“We spent a lot of time splitting open rocks and looking at graptolite fossils,” Sperling said in the article. According to him, the tiny markings (described as pencil-like), left by fossils of these early sea creatures, give geologists a way to date the rocks in which they’re found.

Once the researchers had finished identifying and dating graptolite fossils, they ground the rocks in a mill, then measured iron, carbon, phosphorus, and other elements in the resulting powder to assess the ocean conditions at the time and place where the layers formed. They analyzed 837 new samples from the Peel River site, as well as 106 new samples from other parts of Canada and 178 samples from around the world for comparison.

What do the findings show?

The area chosen for the study Photo credit: Erik Sperling, Stanford University. A long-term record of early to mid-Paleozoic marine redox changeScience Advances, 2021; 7 (28): eabf4382 DOI: 10.1126/sciadv.abf4382

The most important takeaway from the discovery is the understanding of oxygen levels during this period. Our previous understanding of how and when oxygen was released into the earth’s atmosphere has changed, thanks to the team. New data shows that the period of  low oxygen levels, or anoxia, “likely persisted in the world’s oceans for millions of years longer than previously thought – well into the Phanerozoic when land plants and early animals began to diversify.”

“The early animals were still living in a low oxygen world,” Sperling said. Contrary to long-held assumptions, the scientists found Paleozoic oceans were also surprisingly free of hydrogen sulfide, a respiratory toxin often found in the anoxic regions of modern oceans.

The emergence of complex plant life (like giant ferns and coniferous trees of the ancient world) is a great indicator of a spike in oxygen levels. Like we know, plants play a major role in the oxygenation of the planet. These include seaweeds, phytoplankton, and algae, which contribute towards adding new oxygen by consuming carbon dioxide. The small spikes in oxygen levels in the early Paleozoic period could have triggered new, more complex plant matter first. This could have then exponentially flooded our atmosphere with the gas that supports all life on earth.

“There’s a ton of debate about how plants impacted the Earth system,” Sperling said. “Our results are consistent with a hypothesis that as plants evolved and covered the Earth, they increased nutrients to the ocean, driving oxygenation. In this hypothesis, the influx of nutrients to the sea would have given a boost to primary productivity, a measure of how quickly plants and algae take carbon dioxide and sunlight, turn them into new biomass – and release oxygen in the process.”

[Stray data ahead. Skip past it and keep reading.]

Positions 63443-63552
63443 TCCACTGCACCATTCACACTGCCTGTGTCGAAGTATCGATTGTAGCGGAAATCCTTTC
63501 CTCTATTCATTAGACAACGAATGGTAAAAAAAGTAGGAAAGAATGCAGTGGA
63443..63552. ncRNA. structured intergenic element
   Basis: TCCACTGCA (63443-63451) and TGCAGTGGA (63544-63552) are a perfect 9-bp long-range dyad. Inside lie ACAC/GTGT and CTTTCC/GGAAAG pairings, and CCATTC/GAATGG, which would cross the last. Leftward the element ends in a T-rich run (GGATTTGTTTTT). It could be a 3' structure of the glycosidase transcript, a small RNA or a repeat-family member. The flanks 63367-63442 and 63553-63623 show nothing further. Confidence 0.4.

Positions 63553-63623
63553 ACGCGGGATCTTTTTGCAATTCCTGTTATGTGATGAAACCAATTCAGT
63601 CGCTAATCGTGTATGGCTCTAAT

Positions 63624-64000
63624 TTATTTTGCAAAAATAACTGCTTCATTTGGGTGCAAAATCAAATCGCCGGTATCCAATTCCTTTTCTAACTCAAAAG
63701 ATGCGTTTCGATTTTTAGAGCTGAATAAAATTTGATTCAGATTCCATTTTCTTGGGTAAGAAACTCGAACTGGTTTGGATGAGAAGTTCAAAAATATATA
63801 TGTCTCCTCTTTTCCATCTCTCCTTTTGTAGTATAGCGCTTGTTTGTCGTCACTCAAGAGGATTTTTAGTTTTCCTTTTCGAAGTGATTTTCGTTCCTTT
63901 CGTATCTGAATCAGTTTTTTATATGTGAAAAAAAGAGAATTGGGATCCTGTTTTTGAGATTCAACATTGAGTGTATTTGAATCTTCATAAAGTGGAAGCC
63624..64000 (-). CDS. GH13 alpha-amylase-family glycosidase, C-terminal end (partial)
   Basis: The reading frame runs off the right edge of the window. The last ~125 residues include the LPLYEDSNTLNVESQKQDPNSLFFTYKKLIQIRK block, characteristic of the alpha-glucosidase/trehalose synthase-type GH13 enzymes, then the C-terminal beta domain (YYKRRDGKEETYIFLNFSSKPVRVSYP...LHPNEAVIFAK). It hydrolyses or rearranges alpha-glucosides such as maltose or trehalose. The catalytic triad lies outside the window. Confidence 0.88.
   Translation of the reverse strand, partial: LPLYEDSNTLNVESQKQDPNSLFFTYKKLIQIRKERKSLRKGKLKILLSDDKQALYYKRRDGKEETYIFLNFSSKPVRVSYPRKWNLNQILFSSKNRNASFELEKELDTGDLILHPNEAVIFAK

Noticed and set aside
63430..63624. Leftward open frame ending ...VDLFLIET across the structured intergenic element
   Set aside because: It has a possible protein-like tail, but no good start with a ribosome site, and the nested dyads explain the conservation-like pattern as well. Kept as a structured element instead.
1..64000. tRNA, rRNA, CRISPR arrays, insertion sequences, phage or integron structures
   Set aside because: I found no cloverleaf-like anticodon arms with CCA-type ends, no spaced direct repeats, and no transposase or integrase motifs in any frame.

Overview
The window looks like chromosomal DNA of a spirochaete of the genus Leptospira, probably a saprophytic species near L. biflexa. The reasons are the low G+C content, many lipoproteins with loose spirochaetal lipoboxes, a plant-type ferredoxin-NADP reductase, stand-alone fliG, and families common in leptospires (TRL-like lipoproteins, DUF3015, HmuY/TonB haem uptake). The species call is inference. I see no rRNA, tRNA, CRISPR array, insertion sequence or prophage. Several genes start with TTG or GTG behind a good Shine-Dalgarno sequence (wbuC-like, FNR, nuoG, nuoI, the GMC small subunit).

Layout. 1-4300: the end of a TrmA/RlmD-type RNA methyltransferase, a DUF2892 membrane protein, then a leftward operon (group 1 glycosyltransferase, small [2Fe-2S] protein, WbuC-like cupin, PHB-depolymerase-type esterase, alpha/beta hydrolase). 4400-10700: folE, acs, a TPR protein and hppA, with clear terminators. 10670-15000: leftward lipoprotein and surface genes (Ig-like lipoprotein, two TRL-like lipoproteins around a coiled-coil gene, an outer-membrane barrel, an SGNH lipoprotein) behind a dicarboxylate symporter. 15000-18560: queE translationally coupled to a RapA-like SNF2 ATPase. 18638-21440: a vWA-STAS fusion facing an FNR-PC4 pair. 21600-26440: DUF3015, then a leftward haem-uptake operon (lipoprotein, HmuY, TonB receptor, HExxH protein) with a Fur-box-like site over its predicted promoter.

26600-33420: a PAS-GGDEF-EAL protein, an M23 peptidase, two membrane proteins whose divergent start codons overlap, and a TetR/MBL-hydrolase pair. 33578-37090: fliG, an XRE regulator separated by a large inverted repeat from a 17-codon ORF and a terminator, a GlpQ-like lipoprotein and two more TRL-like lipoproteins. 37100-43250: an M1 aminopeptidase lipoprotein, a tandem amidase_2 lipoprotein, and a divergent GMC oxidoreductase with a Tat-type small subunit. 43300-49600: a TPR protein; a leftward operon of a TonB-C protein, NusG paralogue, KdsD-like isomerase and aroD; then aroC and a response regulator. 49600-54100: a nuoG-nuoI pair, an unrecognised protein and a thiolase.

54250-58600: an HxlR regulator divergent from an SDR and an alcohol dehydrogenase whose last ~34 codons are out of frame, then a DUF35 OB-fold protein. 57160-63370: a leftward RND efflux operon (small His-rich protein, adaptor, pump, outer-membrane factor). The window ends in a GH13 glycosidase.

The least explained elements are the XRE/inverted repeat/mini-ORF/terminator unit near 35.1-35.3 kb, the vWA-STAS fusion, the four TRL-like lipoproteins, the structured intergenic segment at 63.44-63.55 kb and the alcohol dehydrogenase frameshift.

The fossils show that this oxygenation triggered the mass-extinction of graptolites, which evolved and thrived in a planet with very low oxygen levels. The sudden change “probably killed off graptolites. Although more oxygen is really good for a lot of organisms, graptolites lost the low oxygen habitat that was their refuge,” Sperling said. “Any environmental change is going to have winners and losers. Graptolites might have been the losers.”

Impact of findings

This shows us that life is resilient but new changes bring with it a massive loss of current life, making way for life more suited to the changes that the ecosystem presents. Our planet hosts life that has gone through a huge amount of metamorphosis in a relatively short period. The evolution of modern-day humans has triggered such a great change in the landscape in just 200-300 thousand years. Think about this – language was developed approximately 50,000 years ago. Since then, man has made such gargantuan leaps in technology that has completely changed Earth and affects all life on it. I think that a more acute understanding of such sudden changes in the past, the timeline of adaptation, and how life finds a way through might be the push we need to understand our role on Earth.